Hopefully in the next couple of years all this shit will actually be integrated into the writing or world building, so it'll be less obvious.

anti-woke rant.

like if you are going to put minority characters in shows sometimes they are gonna die and sometimes they are going to be the bad guy.

we don't need a news report or twitter storm every time that shit happens.

on topic matrix crap

Now that I thought about it..the analyst's matrix is a completely different matrix from the first one....

it didn't have to keep the divide by zero error of the first one. They wrote it with Neo and trinity coded into it. Whatever. It's fine. I mean it matters absolutely zero just like the movie. So whatever.
 

Randy

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They get Smith to say it pretty clearly in this movie "Anybody can be The One". It's not like Neo is the only person in the series with superhuman powers. Morpheus can jump between buildings.

That kinda defeat the purpose of being called "The One" doesn't it? Have I been getting the definition of the word "one" wrong? :lol:
 

StevenC

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That kinda defeat the purpose of being called "The One" doesn't it? Have I been getting the definition of the word "one" wrong? :lol:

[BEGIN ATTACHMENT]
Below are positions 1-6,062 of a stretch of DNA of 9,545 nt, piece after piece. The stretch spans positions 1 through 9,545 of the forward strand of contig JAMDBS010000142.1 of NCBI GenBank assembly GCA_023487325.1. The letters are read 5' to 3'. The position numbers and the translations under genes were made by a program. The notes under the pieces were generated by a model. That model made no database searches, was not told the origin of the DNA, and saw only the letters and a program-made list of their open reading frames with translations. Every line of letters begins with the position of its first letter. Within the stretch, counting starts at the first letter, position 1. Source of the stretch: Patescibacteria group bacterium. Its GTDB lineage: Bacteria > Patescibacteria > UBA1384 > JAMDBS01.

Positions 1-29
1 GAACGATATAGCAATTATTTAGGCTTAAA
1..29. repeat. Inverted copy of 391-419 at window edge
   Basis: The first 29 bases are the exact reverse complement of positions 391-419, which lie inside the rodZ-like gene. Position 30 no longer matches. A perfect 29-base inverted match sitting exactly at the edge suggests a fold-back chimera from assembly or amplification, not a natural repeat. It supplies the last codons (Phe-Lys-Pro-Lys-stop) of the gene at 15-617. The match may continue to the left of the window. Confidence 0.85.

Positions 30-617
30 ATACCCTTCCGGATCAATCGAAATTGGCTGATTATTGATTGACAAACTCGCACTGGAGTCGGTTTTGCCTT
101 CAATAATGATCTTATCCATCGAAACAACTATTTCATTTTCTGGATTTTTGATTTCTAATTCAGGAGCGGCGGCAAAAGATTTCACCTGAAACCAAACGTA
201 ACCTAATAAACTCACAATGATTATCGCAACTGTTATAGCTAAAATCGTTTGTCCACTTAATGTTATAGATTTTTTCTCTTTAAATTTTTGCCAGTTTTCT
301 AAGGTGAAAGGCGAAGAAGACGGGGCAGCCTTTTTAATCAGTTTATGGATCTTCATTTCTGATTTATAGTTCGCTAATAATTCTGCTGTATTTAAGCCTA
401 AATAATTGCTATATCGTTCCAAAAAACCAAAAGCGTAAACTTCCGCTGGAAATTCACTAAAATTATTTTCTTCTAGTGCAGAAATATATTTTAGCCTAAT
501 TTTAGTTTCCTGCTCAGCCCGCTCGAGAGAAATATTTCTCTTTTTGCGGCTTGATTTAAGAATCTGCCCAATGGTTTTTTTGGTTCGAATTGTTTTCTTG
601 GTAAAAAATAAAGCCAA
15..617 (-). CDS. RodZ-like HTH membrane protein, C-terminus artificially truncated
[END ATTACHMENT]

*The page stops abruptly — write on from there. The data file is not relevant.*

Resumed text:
As above, new Matrix doesn't have a One, but a two.

The context being Smith's ability to be anywhere at any time. I interpret it as meaning there's nothing specifically special about Neo, but there is something special about everyone believing in him. Anybody could be The One doesn't mean everyone is, but whoever is decided as The One isn't necessarily predetermined to be.
 

Rev2010

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As long as they have that generic British-y "fantasy" accent, amirite?

That's one of those things that has always irked the shit out of me. Show/movie set in Rome - fake English accents, not fake Italian accents. Show/movie set in Egypt... fucking EGYPT! - fake English accents as well. Show/movie set in some made up fantasy realm - fake English accents.

What gives? Can't actors/actresses just talk in their normal tongue?, cause the audience isn't somehow feeling more immersed in the film with these bullshit accents that aren't any more in-place for the setting.
 

Randy

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As above, new Matrix doesn't have a One, but a two.

The context being Smith's ability to be anywhere at any time. I interpret it as meaning there's nothing specifically special about Neo, but there is something special about everyone believing in him. Anybody could be The One doesn't mean everyone is, but whoever is decided as The One isn't necessarily predetermined to be.

So it's like a mix between Elf and The Santa Clause? Anyone can be the One as long as we believe in ourselves? :lol: Idk, still doesn't sound like a narrative that improves the story or builds the world any better, just "different".
 

StevenC